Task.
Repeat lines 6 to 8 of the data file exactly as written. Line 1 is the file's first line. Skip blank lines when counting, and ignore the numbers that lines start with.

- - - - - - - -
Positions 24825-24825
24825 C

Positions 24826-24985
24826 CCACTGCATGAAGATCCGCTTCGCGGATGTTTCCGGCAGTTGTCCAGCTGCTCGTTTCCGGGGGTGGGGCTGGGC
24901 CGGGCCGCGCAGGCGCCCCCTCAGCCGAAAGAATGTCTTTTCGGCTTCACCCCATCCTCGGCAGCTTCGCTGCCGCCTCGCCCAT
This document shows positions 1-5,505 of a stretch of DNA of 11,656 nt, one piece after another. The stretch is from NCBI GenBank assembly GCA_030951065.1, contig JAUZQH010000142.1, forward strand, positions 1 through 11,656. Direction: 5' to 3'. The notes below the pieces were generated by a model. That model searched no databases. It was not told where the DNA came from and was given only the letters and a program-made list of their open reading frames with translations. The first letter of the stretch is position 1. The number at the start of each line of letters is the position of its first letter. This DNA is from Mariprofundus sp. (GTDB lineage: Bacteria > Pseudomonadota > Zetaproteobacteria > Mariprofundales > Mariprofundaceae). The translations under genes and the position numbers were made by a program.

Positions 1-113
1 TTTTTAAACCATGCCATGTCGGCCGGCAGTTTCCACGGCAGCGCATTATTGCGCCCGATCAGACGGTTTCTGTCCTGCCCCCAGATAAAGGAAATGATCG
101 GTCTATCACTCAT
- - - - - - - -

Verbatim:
This document shows positions 1-5,505 of a stretch of DNA of 11,656 nt, one piece after another. The stretch is from NCBI GenBank assembly GCA_030951065.1, contig JAUZQH010000142.1, forward strand, positions 1 through 11,656. Direction: 5' to 3'. The notes below the pieces were generated by a model. That model searched no databases. It was not told where the DNA came from and was given only the letters and a program-made list of their open reading frames with translations. The first letter of the stretch is position 1. The number at the start of each line of letters is the position of its first letter. This DNA is from Mariprofundus sp. (GTDB lineage: Bacteria > Pseudomonadota > Zetaproteobacteria > Mariprofundales > Mariprofundaceae). The translations under genes and the position numbers were made by a program.

Positions 1-113
1 TTTTTAAACCATGCCATGTCGGCCGGCAGTTTCCACGGCAGCGCATTATTGCGCCCGATCAGACGGTTTCTGTCCTGCCCCCAGATAAAGGAAATGATCG